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ATG Book of the Week: The Last Bookseller – A Life in the Rare Book Trade

by | Mar 12, 2022 | 0 comments

TITLE: The last Bookseller – A Life in the Rare Book Trade
AUTHOR: Gary Goodman
HARDCOVER: ISBN: 978-1517912574; $19.95
IMPRINT: Minneapolis: Univ Of Minnesota Press, 2021


When Gary Goodman wandered into a run-down, used-book shop that was going out of business in East St. Paul in 1982, he had no idea the visit would change his life. He walked in as a psychiatric counselor and walked out as the store’s new owner. In The Last Bookseller Goodman describes his sometimes desperate, sometimes hilarious career as a used and rare book dealer in Minnesota—the early struggles, the travels to estate sales and book fairs, the remarkable finds, and the bibliophiles, forgers, book thieves, and book hoarders he met along the way. 

Here we meet the infamous St. Paul Book Bandit, Stephen Blumberg, who stole 24,000 rare books worth more than fifty million dollars; John Jenkins, the Texas rare book dealer who (probably) was murdered while standing in the middle of the Colorado River; and the eccentric Melvin McCosh, who filled his dilapidated Lake Minnetonka mansion with half a million books. In 1990, with a couple of partners, Goodman opened St. Croix Antiquarian Books in Stillwater, one of the Twin Cities region’s most venerable bookshops until it closed in 2017. This store became so successful and inspired so many other booksellers to move to town that Richard Booth, founder of the “book town” movement in Hay-on-Wye in Wales, declared Stillwater the First Book Town in North America

The internet changed the book business forever, and details how, after 2000, the internet made stores like his obsolete. In the 1990s, the Twin Cities had nearly fifty secondhand bookshops; today, there are fewer than ten. As both a memoir and a history of booksellers and book scouts, criminals and collectors, The Last Bookseller offers an ultimately poignant account of the used and rare book business during its final Golden Age…”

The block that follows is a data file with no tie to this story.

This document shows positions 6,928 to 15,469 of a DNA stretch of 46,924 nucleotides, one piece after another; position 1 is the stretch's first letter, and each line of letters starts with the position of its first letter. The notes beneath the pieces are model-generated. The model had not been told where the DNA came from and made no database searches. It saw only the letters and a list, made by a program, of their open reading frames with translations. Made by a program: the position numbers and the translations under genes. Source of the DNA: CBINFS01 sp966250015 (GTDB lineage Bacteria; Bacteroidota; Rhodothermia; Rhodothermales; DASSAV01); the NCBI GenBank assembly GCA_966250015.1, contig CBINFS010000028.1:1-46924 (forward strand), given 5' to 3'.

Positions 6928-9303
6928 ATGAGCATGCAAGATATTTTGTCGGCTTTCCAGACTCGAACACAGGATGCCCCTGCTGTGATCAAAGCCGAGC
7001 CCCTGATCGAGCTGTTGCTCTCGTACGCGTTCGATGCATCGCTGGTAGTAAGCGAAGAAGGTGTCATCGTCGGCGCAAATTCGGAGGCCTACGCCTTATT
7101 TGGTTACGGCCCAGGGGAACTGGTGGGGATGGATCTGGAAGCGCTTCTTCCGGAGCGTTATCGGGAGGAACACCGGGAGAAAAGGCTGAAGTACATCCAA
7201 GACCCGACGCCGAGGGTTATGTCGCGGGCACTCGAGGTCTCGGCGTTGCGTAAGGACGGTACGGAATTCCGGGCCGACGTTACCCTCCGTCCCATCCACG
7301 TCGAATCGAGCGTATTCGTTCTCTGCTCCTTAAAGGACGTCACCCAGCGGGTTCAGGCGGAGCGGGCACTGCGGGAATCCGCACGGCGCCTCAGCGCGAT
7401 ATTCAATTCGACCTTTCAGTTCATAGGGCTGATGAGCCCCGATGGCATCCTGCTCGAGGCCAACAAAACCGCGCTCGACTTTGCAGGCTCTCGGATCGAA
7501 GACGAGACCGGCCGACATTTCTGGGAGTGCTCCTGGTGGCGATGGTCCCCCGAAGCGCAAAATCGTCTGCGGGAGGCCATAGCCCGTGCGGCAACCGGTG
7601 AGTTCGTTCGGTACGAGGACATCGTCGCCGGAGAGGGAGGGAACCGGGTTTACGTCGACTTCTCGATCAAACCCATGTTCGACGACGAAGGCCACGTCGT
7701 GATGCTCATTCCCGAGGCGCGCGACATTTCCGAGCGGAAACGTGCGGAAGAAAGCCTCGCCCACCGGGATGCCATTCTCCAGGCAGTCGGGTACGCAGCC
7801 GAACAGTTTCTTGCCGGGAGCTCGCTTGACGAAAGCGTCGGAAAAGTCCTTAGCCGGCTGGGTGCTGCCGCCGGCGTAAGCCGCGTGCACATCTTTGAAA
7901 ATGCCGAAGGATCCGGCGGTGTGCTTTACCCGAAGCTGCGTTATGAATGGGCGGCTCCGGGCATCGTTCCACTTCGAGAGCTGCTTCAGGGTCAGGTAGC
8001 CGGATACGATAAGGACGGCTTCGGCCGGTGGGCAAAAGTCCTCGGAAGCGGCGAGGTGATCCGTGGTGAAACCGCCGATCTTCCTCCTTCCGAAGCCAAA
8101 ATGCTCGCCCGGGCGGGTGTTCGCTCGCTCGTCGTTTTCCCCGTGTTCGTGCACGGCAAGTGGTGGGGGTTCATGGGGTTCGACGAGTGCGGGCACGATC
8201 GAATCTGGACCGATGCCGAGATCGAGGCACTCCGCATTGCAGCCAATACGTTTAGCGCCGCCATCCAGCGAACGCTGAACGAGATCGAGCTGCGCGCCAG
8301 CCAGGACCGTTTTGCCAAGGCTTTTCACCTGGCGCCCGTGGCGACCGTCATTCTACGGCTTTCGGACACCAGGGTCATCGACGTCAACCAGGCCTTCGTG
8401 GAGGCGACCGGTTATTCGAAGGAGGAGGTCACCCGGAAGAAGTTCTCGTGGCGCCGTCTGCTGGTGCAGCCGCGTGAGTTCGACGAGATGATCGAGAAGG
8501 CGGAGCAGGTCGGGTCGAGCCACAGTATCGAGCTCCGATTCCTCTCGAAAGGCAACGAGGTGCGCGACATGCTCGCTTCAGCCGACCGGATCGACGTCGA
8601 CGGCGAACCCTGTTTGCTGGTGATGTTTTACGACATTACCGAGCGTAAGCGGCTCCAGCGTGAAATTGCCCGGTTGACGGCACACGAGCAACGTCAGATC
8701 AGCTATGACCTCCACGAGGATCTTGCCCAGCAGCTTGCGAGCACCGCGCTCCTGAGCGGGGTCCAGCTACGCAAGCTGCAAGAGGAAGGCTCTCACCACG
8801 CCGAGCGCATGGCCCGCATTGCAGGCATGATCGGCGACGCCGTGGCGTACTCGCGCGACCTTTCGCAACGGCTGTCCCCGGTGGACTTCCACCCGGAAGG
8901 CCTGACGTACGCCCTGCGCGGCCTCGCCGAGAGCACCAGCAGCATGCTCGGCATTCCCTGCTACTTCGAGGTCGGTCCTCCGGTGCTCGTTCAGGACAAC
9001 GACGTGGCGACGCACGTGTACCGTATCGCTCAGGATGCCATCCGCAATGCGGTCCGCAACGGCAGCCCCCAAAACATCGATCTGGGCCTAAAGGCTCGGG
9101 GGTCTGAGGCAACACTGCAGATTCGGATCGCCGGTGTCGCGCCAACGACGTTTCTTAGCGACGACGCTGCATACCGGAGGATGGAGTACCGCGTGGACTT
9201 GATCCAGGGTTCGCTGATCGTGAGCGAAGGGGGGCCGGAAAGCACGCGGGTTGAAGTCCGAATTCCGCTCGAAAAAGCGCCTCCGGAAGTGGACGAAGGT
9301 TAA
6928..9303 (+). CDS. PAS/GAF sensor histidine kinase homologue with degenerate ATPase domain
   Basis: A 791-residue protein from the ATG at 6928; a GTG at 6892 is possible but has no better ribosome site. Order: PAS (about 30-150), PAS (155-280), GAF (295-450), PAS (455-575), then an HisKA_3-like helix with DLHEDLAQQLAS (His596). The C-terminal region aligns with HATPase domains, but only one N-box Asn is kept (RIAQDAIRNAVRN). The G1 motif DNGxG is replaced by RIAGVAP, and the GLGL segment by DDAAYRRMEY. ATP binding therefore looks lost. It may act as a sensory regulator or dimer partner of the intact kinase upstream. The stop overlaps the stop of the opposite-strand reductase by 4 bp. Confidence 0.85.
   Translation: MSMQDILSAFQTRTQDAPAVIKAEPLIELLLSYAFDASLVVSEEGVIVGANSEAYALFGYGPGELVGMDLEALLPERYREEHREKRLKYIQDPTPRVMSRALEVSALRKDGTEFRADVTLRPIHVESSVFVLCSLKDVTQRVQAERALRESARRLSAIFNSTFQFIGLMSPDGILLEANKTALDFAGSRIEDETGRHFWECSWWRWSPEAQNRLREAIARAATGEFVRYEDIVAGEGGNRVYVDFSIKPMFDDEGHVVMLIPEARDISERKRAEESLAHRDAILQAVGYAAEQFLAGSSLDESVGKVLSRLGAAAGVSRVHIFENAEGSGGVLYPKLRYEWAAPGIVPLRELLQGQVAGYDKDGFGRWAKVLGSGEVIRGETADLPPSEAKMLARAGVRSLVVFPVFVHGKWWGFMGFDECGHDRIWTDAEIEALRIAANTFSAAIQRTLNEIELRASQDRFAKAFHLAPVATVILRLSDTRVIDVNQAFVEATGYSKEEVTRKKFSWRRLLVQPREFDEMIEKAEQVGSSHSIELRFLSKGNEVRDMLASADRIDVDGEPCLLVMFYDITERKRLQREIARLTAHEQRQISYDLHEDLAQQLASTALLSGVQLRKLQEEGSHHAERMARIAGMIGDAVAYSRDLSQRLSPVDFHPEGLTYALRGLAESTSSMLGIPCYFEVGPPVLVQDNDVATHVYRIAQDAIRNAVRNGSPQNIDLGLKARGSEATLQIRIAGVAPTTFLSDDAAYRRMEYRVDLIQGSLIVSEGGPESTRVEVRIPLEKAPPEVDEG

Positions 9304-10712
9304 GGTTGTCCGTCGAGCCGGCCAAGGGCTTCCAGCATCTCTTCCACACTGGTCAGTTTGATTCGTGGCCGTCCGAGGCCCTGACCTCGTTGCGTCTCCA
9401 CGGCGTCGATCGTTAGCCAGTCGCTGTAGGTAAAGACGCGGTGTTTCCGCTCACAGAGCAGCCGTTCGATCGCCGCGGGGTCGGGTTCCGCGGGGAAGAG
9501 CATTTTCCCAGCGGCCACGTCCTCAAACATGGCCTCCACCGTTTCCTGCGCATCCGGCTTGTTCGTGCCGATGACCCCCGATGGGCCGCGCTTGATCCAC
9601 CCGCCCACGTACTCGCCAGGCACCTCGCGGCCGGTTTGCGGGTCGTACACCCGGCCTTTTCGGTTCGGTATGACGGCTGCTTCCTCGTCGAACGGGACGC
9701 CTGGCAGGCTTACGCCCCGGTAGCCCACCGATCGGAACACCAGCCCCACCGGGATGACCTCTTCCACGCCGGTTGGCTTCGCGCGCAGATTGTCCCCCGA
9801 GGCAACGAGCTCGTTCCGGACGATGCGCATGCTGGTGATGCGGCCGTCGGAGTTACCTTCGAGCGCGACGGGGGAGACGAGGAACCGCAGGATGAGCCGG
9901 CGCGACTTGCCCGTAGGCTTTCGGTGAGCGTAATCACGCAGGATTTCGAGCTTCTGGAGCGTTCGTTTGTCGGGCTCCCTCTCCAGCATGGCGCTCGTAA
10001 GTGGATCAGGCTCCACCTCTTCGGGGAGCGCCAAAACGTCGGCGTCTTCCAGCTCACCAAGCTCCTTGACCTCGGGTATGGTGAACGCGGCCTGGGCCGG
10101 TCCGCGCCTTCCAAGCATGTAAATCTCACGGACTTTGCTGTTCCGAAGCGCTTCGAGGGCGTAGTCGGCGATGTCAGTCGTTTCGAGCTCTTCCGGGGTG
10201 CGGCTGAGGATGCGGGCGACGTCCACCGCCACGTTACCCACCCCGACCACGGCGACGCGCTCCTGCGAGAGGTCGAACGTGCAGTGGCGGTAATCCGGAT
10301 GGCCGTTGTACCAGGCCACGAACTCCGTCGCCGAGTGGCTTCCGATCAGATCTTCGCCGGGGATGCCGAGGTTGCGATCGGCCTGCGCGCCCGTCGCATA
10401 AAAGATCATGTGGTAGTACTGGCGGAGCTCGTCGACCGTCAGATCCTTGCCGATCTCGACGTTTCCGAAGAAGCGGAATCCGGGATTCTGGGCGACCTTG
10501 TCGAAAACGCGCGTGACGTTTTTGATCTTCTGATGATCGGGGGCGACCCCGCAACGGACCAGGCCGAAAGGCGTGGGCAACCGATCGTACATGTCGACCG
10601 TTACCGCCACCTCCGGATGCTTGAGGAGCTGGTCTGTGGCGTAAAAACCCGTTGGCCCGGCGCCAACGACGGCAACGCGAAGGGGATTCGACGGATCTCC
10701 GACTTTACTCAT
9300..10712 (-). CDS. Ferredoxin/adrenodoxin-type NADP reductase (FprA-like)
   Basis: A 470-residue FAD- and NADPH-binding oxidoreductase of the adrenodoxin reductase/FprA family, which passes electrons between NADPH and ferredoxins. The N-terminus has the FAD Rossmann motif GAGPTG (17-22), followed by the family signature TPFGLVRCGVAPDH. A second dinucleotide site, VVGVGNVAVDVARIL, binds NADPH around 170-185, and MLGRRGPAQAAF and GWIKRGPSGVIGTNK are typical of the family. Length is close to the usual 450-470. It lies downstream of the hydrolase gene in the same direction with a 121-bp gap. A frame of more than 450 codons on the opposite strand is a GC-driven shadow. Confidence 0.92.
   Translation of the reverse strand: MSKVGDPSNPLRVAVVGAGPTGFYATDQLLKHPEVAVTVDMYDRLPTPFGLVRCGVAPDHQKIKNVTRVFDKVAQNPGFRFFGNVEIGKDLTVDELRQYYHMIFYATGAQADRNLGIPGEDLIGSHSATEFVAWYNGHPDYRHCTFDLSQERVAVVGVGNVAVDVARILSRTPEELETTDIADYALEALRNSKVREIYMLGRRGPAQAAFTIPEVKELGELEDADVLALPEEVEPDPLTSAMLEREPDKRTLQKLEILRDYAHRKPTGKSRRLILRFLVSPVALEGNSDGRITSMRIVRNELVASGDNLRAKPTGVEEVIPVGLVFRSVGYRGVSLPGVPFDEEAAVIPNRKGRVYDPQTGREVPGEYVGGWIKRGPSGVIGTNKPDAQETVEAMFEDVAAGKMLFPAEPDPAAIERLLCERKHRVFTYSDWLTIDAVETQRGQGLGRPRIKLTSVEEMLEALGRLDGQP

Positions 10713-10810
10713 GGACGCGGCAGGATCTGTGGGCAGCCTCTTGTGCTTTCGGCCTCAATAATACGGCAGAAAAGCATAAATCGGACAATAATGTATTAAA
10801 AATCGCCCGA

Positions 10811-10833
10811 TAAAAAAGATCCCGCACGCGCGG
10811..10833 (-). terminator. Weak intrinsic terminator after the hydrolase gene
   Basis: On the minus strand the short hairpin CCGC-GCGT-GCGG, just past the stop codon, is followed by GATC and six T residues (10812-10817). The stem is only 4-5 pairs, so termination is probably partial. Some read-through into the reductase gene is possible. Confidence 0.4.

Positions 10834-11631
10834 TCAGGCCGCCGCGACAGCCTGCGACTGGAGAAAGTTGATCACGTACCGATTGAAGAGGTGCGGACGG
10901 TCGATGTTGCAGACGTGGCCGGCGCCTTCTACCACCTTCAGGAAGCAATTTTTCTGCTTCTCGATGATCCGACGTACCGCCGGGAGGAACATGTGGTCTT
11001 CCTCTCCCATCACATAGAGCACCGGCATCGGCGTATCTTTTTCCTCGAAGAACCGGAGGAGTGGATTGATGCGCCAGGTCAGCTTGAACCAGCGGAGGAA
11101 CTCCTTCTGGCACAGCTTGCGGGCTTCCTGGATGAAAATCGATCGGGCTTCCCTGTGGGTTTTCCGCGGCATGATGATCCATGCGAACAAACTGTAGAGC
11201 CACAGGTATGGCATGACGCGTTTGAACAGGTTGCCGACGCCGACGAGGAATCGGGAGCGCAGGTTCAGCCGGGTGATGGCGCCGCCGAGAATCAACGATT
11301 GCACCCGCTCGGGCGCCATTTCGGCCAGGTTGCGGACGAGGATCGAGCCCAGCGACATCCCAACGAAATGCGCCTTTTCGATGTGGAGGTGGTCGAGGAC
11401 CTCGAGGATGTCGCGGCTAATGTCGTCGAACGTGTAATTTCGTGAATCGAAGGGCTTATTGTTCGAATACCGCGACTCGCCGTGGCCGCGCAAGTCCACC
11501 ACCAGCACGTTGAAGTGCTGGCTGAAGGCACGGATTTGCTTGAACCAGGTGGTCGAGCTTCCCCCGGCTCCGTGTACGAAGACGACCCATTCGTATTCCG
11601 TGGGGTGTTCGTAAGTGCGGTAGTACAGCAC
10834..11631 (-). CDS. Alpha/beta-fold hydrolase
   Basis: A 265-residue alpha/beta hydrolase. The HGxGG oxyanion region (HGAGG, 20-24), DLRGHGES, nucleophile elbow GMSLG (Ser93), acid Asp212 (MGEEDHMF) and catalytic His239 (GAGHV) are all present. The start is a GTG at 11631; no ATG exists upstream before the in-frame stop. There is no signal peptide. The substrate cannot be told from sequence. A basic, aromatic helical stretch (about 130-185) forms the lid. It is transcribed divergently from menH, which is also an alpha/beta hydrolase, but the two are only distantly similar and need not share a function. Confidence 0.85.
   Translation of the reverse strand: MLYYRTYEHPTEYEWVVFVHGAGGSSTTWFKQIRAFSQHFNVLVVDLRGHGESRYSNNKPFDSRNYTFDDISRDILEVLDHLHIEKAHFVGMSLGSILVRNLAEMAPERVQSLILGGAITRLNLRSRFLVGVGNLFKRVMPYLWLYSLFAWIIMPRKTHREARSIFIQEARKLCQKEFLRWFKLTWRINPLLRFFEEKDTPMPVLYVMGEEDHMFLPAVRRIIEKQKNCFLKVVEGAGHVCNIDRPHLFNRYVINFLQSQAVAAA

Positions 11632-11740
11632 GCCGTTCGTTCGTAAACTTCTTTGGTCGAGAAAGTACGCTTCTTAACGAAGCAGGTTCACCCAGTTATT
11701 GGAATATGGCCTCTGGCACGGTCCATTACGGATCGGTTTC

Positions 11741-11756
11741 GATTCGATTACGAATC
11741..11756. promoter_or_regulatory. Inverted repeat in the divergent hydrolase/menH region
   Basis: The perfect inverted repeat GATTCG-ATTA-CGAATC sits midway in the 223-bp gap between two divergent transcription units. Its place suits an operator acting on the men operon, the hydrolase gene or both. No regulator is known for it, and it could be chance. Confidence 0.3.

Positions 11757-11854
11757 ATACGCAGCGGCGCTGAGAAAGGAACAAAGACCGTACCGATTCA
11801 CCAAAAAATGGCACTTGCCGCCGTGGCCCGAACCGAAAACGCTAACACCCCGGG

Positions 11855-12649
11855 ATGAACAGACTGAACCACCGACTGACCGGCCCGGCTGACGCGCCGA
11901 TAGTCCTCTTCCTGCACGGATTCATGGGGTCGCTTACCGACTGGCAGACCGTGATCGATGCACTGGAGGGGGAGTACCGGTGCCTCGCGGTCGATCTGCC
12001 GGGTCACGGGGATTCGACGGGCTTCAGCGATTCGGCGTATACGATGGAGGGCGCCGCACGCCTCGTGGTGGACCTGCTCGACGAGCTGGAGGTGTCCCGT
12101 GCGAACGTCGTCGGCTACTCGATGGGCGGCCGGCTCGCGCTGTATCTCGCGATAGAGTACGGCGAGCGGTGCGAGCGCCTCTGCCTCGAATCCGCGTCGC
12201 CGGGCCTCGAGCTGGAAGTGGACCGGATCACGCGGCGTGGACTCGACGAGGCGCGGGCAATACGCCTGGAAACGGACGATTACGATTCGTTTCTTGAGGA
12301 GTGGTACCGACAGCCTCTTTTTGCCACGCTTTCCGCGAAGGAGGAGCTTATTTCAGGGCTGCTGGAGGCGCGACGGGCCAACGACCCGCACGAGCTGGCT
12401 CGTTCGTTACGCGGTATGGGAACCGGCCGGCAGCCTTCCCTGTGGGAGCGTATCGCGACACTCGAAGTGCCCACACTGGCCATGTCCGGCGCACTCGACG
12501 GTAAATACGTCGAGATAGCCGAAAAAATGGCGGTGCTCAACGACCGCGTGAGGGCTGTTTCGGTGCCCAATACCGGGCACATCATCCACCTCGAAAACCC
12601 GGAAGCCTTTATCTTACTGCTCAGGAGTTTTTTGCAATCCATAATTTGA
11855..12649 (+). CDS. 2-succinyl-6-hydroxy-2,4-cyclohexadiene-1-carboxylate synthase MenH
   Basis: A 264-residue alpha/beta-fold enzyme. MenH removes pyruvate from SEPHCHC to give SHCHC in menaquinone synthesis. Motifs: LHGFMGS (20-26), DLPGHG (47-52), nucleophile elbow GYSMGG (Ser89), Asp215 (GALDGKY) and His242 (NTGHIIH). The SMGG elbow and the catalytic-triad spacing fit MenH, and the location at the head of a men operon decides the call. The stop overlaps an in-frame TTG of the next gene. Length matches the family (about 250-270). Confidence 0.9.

REVIEWS

The Last Bookseller is an extraordinary new book, a beautifully written firsthand account of the adventures of a man who was a mover and shaker in the book business for nearly half a century . . . a sometimes hilarious, sometimes poignant portrait of the larger-than-life characters, including the author himself, who dominated the world of books when books were sold by warm-blooded human beings instead of by soulless robots and a few mouse clicks. The Last Bookseller will be high on the must-read list of book lovers everywhere. — Mark Ziegler, author of Wordsongs

The Last Bookseller is the story of a dying breed—the traveling rare book dealers who roamed the earth at the end of the twentieth century. I knew Gary Goodman when he was selling books from a hole-in-the-wall bookstore in East St. Paul in the early 1980s. He went on to become one of the premier booksellers in the Midwest. In witty, unvarnished prose he describes what the book business was like before the internet drove the last booksellers to near extinction. This is a story that needed to be told. — Paul “The General” Kisselburg, Kisselburg Military Books

A memoir from one of the last ‘hunter-gatherers in the book business.’ Goodman has all the requisite irascibility for a bookseller . . . lots of fun anecdotes about book thieves, bibliomaniacs, and other familiars of the book business. — Kirkus Reviews

Highly recommended, partly for Goodman’s portrait of a lost world, but also for its colorful dramatis personae. — Michael Dirda, The Washington Post

His wry and relatable chronicle of the trials and tribulations of an antiquarian bookseller in the Midwest as he builds an empire—or close enough, North America’s first book town—in Stillwater, Minnesota, is a worthy addition to the genre of ‘Golden Age’ booksellers’ memoirs. — Fine Books Magazine

A swashbuckling tale of thieves and forgers, a man who would be king, celebrities and the never-ending search for gold — in this case, books, rare ones, and the lengths some will go to acquire them. He tells his tale like a man who has seen a thing or two and lived to tell about it, a story best unwound over a beer in the corner of a dive bar. . . [a] treasure trove of a memoir. — Star Tribune


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